Welcome to our third edition to the Holmer Vet Surgery newsletter. We hope you have found the information we have provided you so far to be both interesting and informative. We are happy to receive feedback about our articles and to answer any follow on questions you might have. In addition, if you have any subjects you would like to see covered in future newsletter please let us know by emailing firstname.lastname@example.org.
In last months newsletter we looked at advice on acquiring a new puppy. This month we look at acquiring a new cat or rabbit. We felt that, especially in the run up to Christmas, it is important to carefully consider if taking on a new pet is the right thing to do. Sadly, it is still an all too common occurrence that pets are acquired for Christmas by individuals who are not fully prepared for the commitment in time and money, the poor pets acquired often being put up for rehoming not long into the new year.
Our third article of this season looks at potential hazards our pets face over the Christmas period.
Finally everyone at Holmer Vets would like to wish all of our patients, and their owners a very Happy Christmas and all the Best for the New Year. Rest assured we will be available, as always to help you, if/when you need over the festive season.
With the cold weather rolling in most people will be using antifreeze in their windscreen wash. Most antifreeze solutions contain ethylene glycol. Ethylene glycol is a highly toxic substance that causes severe acute kidney failure and sadly often results in death. The initial signs of ingestion and toxicity can be subtle and are easily missed. There is an antidote for ethylene glycol poisoning, however for it to be effective it needs to be given almost as soon as the animal ingests the antifreeze.While ethylene glycol is toxic to all pets, cats are most at risk as they are likely to come in to contact with it more readily, going under car bonnets and into garages/sheds where the antifreeze is often stored. The sweet flavour of antifreeze also means that is often pleasant taste to animals.
Tips for trying to reduce the risk to your pets is to limit access to antifreeze as best you can, for example when topping up the windscreen wash in the car cleaning up any spills and when storing the antifreeze ensure it is out of sight in a closed container that doesn’t have any leaks. Some companies now put bitterants, for example Bitrex, into the antifreeze to make it less appealing to animals.
If you suspect or have witnessed your pet ingesting antifreeze please contact the vets immediately, day or night.
Mince Pies, Christmas cake, Christmas pudding (Grapes, Sultanas, Raisins and Currants)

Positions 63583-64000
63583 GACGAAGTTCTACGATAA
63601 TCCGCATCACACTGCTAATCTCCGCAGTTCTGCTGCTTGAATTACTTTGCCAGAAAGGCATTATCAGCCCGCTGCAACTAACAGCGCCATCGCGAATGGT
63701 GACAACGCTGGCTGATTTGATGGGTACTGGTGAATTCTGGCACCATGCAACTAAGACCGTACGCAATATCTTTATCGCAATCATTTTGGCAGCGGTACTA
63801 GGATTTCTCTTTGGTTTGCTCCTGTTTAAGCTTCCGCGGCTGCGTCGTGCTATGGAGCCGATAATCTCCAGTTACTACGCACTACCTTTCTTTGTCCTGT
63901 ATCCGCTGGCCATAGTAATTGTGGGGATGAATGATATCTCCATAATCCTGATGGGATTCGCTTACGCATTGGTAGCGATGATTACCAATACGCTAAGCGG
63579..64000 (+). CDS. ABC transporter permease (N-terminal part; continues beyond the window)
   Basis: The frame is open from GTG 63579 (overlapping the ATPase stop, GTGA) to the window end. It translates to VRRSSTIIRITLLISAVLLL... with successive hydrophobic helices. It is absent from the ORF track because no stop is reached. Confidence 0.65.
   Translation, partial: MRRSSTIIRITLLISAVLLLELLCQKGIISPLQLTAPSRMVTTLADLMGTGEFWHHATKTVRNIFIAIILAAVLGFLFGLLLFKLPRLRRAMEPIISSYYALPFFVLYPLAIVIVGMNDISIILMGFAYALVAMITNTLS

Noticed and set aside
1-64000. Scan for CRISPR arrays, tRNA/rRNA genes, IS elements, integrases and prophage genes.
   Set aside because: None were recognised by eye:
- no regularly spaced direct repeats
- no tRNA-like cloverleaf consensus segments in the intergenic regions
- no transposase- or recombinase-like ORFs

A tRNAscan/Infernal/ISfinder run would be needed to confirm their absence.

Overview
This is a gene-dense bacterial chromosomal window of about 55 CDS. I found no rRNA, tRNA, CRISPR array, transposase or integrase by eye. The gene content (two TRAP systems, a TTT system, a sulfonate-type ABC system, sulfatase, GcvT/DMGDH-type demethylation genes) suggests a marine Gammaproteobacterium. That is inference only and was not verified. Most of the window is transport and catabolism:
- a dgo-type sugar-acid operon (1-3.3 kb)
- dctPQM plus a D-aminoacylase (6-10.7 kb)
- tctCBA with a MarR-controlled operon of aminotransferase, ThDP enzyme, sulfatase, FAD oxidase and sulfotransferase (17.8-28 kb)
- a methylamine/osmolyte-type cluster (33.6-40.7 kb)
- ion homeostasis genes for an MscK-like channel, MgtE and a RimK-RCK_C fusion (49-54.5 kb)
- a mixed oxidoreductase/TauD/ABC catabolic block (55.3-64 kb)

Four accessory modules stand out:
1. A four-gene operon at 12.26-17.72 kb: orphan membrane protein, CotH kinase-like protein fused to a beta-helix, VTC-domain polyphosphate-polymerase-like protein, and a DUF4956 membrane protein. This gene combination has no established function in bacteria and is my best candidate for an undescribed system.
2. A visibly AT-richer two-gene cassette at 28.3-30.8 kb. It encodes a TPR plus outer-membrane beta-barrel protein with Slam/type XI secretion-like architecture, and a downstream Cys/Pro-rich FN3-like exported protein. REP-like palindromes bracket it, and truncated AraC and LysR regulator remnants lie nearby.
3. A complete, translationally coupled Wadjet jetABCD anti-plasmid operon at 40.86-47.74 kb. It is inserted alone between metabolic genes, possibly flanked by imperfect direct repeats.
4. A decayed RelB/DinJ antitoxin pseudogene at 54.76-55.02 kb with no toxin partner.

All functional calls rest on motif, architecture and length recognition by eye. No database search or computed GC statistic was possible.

These are all toxic to dogs if eaten. Whilst some dogs will suffer no ill effects from ingesting significant quantities of grapes (fresh or dried) in others ingestion of a small quantity can cause severe kidney failure in some dogs. It is unknown what it is in or on grapes that leads to their toxicity and there is no determined toxic quantity. If kidney failure develops it is untreatable and will lead to death.
If your dog has had access or known to have ingested grapes, sultanas, raisins or currants in any form phone the vets straight away. If your pet has eaten them within 2 hours it may be possible to induce vomiting and avoid the risk, if it is over 2 hours close monitoring of your pets kidneys will be required and it may need intensive supportive care.
Chocolate contains a compound called theobromine which dogs do not tolerate very well, eating too much of this can cause a range of symptoms from vomiting and diarrhoea, to convulsions and problems with the heart. White chocolate generally does not represent a risk as the amount of theobromine in white chocolate is quite low. Milk chocolate if eaten in a large enough quantity can cause severe problems, dark chocolate is highly toxic and even large dogs only have to eat a small amount to be at risk of effects of toxicity.
If your pet has ingested chocolate please call the vets for advice and let them know what type of chocolate (white, milk, dark), how much they have ingested and your pets weight, this will allow the vet to work out if your pet has eaten sufficient quantity to be a problem.
If your pet has eaten enough chocolate to be of concern and it happened within the last 2 hours it may be possible to induce vomiting, using an injection , averting the risk of poisoning, however if it is over 2 hours since ingestion your pet may need to be hospitalised to reduce the risk of organ damage.